2. CAR SEAT MIRROR (Canadian link). This is a necessity for me when I have a rear-facing child. Without a mirror, it’s impossible to tell if the baby is awake, asleep, breathing, etc. This makes it easy to quickly glance at the baby and make sure they’re ok. You want to make sure that the mirror attaches securely, as it can become a projectile in an accident.
3. STROLLER. We used the Baby Trend Snap-N-Go (Canadian link) as our first stroller, and I highly recommend it. This is a stroller frame that holds your infant bucket seat. It’s lightweight, takes up very little room in the trunk, and has a nice large basket. We used this stroller exclusively for the first 5 months or so, and it gave us a chance to figure out what our stroller needs were actually going to be. Re-sale is great for these too – you can often pick them up used.
Once we graduated from the Snap-N-Go, we used (and still use and love) the Baby Jogger City Select. This is an extremely versatile stroller that converts from a single to a double, and can be arranged in a multitude of seating configurations. As much as we love this stroller, I would strongly recommend using the Snap-N-Go or a similar stroller frame for the first few months, and waiting to take the plunge on a more expensive stroller until you figure out what your stroller needs actually are.
4. BABY CARRIER. There are an incredible variety of baby carriers on the market. I was never a huge baby wearer, but I did find the Baby K’tan (Canadian link) to be invaluable with my second and third children. It’s easy to put on and comfortable, and allowed me to have my hands free, which was crucial when I was chasing a toddler (or two!) at the same time.
We had an earlier version of the Fisher-Price Snugapuppy swing (Canadian link). The key with this swing is that it swings side-to-side OR front-to-back – some babies love one motion but hate the other, so having a swing that can do both is crucial. It can be plugged in or run on batteries, and it has a variety of different speeds and sounds, so you can figure out the magic combo for your little one. It is large, and will become a dominant feature in whatever room it’s in, but it is 100% worth it for its baby-soothing ability!
6. BOUNCER. A bouncer isn’t a must-have, but it is nice to have another place to put the baby (especially if you have older children around who might accidentally stumble on a baby lying on the floor!). For us, the bouncer lived upstairs, and was an easy place to place the baby when we were showering, and the swing lived downstairs in our main living area. We chose the Fisher-Price Infant-to-Toddler Rocker (Canadian link), primarily because it has a high weight limit, so when my older child inevitably sat in it they wouldn’t break it.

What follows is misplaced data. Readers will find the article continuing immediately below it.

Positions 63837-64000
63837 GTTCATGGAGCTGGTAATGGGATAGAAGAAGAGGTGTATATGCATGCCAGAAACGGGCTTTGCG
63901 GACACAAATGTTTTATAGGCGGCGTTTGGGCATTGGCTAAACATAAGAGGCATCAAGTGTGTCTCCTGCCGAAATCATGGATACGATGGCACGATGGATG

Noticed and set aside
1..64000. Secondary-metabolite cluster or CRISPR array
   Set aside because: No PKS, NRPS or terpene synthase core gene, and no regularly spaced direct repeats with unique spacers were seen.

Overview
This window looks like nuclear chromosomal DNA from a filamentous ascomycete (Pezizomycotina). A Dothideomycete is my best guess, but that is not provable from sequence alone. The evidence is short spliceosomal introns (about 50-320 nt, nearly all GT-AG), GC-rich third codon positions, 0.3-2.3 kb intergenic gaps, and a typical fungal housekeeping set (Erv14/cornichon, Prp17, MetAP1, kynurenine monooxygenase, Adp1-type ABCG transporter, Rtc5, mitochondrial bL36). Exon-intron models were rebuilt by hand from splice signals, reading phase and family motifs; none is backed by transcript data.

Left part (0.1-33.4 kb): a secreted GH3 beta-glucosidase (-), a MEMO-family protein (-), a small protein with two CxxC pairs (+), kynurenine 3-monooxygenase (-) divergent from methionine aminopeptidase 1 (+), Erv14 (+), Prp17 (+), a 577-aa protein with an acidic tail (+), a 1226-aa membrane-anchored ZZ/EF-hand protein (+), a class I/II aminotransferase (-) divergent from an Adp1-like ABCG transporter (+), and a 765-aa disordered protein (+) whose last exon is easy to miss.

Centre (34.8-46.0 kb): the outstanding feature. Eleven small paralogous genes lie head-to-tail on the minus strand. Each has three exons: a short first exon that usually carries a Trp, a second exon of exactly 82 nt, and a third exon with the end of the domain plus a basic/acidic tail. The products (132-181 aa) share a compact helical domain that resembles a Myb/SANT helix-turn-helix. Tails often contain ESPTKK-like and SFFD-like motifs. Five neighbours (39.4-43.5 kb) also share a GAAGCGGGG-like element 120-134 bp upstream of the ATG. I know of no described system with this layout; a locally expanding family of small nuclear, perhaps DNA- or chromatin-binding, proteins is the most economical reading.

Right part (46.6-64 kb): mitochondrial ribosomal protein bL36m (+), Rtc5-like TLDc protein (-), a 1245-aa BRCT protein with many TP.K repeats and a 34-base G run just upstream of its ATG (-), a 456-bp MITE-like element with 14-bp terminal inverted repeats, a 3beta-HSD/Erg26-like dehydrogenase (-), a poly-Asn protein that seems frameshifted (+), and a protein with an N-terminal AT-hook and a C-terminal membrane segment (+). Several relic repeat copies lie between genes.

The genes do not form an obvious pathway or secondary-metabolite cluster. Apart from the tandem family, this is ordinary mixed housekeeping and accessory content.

Another baby containment device worth mentioning is the 4moms mamaRoo (Canadian link). This was newly released when I was shopping for baby gear, and I couldn’t stomach the high price tag. From what I’ve heard from others, this is one of those items that babies either love or hate. Fortunately for you, there are now tons of used ones on the market, so you can easily score one for a great deal.
You do not need all of these devices, but unfortunately it’s impossible to predict what your baby is going to like. I’d suggest choosing either a swing or the mamaRoo, and a bouncer. Buying used or borrowing is a great way to save money and find out which items are going to work for you.
Related: How to Save Money on Baby Gear
7. PLAY MAT. Again, this is not a must-have, but you’d be surprised at how even a young baby can be mesmerized by looking and batting at toys hanging above their head. We had the Fisher-Price Kick and Play Piano Gym (Canadian link), and loved it. This one has the added feature of a piano babies can kick (and later, sit up and play), which some babies love.